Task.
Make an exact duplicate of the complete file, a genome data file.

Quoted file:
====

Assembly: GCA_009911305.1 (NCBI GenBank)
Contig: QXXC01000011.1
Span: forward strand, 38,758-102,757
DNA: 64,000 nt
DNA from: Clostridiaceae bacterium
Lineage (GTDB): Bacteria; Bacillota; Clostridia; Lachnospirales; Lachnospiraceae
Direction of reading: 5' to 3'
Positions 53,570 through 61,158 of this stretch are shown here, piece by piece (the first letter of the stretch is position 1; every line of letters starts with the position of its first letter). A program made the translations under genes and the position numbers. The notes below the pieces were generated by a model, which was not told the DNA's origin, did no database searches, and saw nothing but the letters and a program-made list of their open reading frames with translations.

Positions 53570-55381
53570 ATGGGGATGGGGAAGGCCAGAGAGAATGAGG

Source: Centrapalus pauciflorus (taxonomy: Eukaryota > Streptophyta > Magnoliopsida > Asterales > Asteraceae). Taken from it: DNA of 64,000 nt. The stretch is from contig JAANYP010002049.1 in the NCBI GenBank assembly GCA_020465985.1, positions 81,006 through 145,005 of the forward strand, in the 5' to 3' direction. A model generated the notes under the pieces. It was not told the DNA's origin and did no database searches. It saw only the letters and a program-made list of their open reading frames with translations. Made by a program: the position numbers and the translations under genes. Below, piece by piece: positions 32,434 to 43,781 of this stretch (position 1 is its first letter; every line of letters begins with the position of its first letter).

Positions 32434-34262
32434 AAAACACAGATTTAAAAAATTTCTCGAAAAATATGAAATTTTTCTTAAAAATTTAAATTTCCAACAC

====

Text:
Assembly: GCA_009911305.1 (NCBI GenBank)
Contig: QXXC01000011.1
Span: forward strand, 38,758-102,757
DNA: 64,000 nt
DNA from: Clostridiaceae bacterium
Lineage (GTDB): Bacteria; Bacillota; Clostridia; Lachnospirales; Lachnospiraceae
Direction of reading: 5' to 3'
Positions 53,570 through 61,158 of this stretch are shown here, piece by piece (the first letter of the stretch is position 1; every line of letters starts with the position of its first letter). A program made the translations under genes and the position numbers. The notes below the pieces were generated by a model, which was not told the DNA's origin, did no database searches, and saw nothing but the letters and a program-made list of their open reading frames with translations.

Positions 53570-55381
53570 ATGGGGATGGGGAAGGCCAGAGAGAATGAGG

Source: Centrapalus pauciflorus (taxonomy: Eukaryota > Streptophyta > Magnoliopsida > Asterales > Asteraceae). Taken from it: DNA of 64,000 nt. The stretch is from contig JAANYP010002049.1 in the NCBI GenBank assembly GCA_020465985.1, positions 81,006 through 145,005 of the forward strand, in the 5' to 3' direction. A model generated the notes under the pieces. It was not told the DNA's origin and did no database searches. It saw only the letters and a program-made list of their open reading frames with translations. Made by a program: the position numbers and the translations under genes. Below, piece by piece: positions 32,434 to 43,781 of this stretch (position 1 is its first letter; every line of letters begins with the position of its first letter).

Positions 32434-34262
32434 AAAACACAGATTTAAAAAATTTCTCGAAAAATATGAAATTTTTCTTAAAAATTTAAATTTCCAACAC